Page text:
U.S. to limit Obamacare sign-up periods to help insurers

January 19, 2016

The U.S. government will limit a process that allowed people to sign up for health insurance under Obamacare outside of the normal enrollment period, after health insurers complained that the special sign-up windows were letting people into the program only when they got sick.

Typically, individuals have from about November to January to buy coverage under the Affordable Care Act. In some cases, though, they’re allowed to sign up outside that period, such as when they have a child. The government closed down sign-ups for six limited circumstances, including for people who were already eligible or enrolled in coverage after leaving a job, a program known as COBRA.

The government is also tightening an exception that let people sign-up when they moved, by clarifying that people can’t get coverage based on a short-term or temporary relocation, the Centers for Medicare and Medicaid Services said in a blog post on Tuesday. It also plans to more tightly enforce other limits on enrollment by making sure people are qualified to sign-up in the remaining special circumstances.

After using the special enrollment periods as a way to get more people signed up for Obamacare, the U.S. is now moving to address insurers concerns about the program. Companies including UnitedHealth Group Inc. have said they may exit Obamacare’s marketplaces because they’re struggling to turn a profit. UnitedHealth has pointed to individuals who sign up outside the regular enrollment periods as being more costly to insure.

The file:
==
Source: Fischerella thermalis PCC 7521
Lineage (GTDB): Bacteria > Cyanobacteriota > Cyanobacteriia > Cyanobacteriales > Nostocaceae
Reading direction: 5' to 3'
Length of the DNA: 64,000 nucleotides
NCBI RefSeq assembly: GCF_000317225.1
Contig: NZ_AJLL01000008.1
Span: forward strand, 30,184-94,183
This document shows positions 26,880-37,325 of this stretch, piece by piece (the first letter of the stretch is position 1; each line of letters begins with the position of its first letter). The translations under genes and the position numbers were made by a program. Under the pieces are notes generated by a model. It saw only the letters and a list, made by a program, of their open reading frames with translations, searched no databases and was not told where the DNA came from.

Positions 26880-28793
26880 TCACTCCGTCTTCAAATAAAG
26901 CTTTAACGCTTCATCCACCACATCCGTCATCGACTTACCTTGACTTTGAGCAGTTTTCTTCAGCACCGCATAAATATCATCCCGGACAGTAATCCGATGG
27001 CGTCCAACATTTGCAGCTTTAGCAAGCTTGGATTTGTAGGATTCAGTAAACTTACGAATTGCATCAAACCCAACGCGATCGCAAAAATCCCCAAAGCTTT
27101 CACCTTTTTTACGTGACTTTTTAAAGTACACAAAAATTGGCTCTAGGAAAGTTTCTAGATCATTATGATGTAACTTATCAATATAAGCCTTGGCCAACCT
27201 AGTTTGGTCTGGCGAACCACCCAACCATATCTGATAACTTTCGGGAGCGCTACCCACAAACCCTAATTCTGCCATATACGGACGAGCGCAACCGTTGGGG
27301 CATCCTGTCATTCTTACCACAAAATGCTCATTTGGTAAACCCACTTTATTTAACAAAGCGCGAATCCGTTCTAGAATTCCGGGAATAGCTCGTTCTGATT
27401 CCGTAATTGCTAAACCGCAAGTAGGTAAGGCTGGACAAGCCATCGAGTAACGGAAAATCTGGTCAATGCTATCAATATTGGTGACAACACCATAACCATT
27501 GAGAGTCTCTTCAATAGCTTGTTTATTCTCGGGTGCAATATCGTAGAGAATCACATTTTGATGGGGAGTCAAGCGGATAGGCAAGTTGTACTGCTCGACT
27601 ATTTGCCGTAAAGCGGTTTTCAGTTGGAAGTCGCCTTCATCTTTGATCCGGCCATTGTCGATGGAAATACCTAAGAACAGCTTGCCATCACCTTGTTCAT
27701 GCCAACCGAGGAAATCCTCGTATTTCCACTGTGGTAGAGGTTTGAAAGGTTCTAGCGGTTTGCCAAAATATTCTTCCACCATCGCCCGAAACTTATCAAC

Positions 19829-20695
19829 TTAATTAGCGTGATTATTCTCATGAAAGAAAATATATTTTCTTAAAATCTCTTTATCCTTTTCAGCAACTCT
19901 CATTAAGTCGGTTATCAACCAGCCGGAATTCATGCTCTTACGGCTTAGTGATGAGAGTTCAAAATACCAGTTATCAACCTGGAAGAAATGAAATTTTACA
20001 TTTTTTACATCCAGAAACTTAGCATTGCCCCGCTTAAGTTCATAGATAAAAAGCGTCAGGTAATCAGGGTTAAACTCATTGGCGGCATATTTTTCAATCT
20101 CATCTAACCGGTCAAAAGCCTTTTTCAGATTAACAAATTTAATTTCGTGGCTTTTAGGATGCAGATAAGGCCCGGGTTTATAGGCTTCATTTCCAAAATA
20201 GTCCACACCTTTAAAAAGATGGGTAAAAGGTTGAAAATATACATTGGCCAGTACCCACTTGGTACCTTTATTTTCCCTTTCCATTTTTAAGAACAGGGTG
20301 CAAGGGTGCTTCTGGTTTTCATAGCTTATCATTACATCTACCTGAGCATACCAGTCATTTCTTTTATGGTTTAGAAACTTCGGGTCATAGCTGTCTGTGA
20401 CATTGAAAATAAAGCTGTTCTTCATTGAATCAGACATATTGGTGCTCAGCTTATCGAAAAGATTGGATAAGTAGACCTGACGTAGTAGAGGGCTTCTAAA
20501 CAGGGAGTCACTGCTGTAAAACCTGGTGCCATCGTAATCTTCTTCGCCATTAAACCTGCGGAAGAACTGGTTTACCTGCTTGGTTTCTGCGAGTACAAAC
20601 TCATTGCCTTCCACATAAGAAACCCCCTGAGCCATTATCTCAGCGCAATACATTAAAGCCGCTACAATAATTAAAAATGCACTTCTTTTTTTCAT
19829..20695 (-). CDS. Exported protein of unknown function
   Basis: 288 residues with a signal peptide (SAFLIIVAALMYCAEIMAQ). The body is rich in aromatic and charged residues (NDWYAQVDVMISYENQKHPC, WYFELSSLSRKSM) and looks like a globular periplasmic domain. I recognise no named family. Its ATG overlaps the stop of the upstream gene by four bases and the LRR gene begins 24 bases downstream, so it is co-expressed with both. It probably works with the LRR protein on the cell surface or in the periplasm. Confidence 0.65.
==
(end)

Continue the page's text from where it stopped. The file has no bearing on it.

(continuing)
“While this is an important first step, more needs to be done to validate special enrollment requests,” said Clare Krusing, a spokeswoman for the lobby group America’s Health Insurance Plans. “It’s critical that there is a process in place to avoid potential abuse of special enrollment periods and to ensure a stable, affordable market for consumers.”

The Affordable Care Act created limited windows for people to enroll, as an incentive to sign up for both the sick, who need coverage right away, and the healthy, who may need it in the future. The U.S. has already said it’s eliminating the tax- time special enrollment period, during which people who were facing tax penalties for going uninsured were eligible to buy coverage.


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